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Wednesday, July 11, 2018

Intersectionally Offensive

I went on a date last night. We got drinks and ice cream (not together, obviously), then went for a walk. During our walk, a terrible thing happened. We were approaching a street corner, holding hands, and an older woman was standing on the corner. I noticed she was glaring at us from afar, but I didn’t think much of it. As we got closer she started to look physically uncomfortable by our presence and she quickly shuffled away from us in order to maintain her distance. She made a disgusted shriek as she scurried away like we were diseased. Her scampering and noises were so bizarre that we both turned around to see what she was doing as we walked by, and upon turning around, she spit at us. Don’t worry, the spit did not hit us—fortunately. We kept walking and I uncomfortably said, “okayyyy” to my date as we shared a mutual what-the-fuck glance. 

Once we were out of ear-shot, I asked, “Was that a mental illness thing or...?” She responded, “Was that a homophobic thing?” Then I was like, “Was that a racist thing?” (My date was Black.) We decided the explanation was all three. I think her reaction to us was the result of homophobia and racism, but her mental state (something seemed really off) allowed her to express those feelings so overtly to us. 

My date, being the fantastically strong woman she is, made a joke about how we were an “intersectional couple” since there were multiple layers of identities that could offend random street strangers. We laughed and carried on with our night. 

When I got home, however, I couldn’t stop thinking about this encounter. Here are the reasons it upset me and continues to occupy my mind:

1) The woman looked at us like we were disgusting and less than human. While I can write her off as ignorant, I was reminded that so many others—especially those from my hometown—feel this way about gay people, they just hide it better or say it behind my back (if I’m lucky). But their hatred and disgust are the same.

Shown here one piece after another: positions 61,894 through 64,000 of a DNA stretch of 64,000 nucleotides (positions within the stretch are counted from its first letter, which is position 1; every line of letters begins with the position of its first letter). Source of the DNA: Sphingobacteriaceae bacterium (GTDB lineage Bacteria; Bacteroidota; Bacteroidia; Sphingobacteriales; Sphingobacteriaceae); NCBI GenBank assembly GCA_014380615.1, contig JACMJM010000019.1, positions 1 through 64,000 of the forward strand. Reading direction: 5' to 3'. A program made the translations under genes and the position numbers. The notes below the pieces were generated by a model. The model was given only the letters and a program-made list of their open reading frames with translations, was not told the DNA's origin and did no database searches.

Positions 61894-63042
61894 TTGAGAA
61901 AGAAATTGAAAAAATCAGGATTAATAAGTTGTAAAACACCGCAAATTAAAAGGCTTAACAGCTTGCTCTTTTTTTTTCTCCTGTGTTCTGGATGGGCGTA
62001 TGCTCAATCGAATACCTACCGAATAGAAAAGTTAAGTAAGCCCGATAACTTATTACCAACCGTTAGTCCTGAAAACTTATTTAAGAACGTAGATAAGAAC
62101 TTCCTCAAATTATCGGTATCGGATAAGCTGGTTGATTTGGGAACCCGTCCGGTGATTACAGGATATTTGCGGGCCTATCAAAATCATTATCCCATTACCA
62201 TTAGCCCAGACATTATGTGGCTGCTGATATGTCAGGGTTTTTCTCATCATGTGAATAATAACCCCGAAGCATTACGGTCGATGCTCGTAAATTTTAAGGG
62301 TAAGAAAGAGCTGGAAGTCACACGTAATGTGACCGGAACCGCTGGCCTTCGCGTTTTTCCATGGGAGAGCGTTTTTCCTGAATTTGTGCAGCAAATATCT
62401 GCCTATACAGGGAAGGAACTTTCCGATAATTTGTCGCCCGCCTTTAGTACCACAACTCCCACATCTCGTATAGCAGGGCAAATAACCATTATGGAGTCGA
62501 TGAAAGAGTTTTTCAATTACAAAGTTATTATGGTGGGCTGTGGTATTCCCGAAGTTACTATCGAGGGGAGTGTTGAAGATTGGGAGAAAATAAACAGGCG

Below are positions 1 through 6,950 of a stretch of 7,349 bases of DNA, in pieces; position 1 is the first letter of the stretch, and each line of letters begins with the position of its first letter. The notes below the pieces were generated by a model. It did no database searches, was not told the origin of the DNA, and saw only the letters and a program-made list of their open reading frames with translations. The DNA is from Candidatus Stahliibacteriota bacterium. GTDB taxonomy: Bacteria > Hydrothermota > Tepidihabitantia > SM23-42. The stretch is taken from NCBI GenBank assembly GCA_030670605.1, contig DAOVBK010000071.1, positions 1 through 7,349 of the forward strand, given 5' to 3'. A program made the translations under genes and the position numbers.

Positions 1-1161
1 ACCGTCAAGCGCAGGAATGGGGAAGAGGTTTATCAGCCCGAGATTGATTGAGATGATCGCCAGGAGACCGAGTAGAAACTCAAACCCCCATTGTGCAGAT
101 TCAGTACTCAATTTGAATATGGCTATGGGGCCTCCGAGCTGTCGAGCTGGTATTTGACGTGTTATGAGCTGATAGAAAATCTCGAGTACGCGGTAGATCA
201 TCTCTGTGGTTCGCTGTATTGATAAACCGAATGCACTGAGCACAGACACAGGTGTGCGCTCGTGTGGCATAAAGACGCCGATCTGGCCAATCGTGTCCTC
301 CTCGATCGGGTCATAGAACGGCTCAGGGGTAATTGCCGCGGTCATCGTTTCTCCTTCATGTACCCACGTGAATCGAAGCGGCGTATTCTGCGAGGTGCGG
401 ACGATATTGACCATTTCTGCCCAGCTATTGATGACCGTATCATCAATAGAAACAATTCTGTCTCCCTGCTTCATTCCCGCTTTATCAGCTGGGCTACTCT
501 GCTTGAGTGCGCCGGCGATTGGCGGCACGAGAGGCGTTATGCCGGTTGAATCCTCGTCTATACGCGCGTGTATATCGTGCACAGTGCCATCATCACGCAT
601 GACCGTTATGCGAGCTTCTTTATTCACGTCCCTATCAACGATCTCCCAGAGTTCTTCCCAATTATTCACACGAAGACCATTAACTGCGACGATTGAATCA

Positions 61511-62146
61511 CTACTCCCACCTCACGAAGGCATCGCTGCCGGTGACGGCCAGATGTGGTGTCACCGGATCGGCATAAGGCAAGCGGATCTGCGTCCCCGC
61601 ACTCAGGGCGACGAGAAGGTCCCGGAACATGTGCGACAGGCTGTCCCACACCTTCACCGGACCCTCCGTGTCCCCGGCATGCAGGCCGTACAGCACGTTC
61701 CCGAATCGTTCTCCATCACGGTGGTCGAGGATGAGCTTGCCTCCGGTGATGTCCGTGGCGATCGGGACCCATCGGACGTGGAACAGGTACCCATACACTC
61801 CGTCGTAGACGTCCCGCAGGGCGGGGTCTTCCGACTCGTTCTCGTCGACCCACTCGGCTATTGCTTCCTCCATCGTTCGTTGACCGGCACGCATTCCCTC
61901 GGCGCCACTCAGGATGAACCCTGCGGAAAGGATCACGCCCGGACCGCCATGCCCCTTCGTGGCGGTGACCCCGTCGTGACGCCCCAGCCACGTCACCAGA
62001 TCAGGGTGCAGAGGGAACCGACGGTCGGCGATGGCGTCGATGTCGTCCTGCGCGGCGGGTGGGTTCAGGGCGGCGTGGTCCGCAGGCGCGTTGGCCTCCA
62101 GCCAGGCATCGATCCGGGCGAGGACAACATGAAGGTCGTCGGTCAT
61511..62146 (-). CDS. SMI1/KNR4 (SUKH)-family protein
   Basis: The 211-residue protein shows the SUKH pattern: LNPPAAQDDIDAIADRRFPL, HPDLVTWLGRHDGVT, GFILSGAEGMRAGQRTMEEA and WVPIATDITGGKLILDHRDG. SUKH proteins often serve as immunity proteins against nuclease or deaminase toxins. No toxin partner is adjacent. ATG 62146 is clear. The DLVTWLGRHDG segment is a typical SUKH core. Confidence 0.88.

2) I felt like the main reason for the spitting was because we were an interracial couple. I hate that my date has to constantly endure racism.
3) It reminded me of all the reasons I’m afraid to be gay. When I walk around holding women’s hands, I always feel a little uneasy and hypervigilant—both for myself and for my date. When I used to hold men’s hands, I always felt more safe than I did when walking alone. 
4) I thought about my family and home community’s reactions to my coming out. I then thought about how the negative reactions I got would be multiplied exponentially if I brought home a Black woman. Thinking about this breaks my heart.
My heart is heavy for my date and her experiences in this hateful world. My heart is heavy for LGBT kids who have to confront this kind of discrimination during such a fragile and confusing life stage. I’m a grown-ass woman and this idiot’s hatred shook me to my core. But mostly my heart is heavy for people who carry blind hatred against other human beings—what a miserable existence that must be. 

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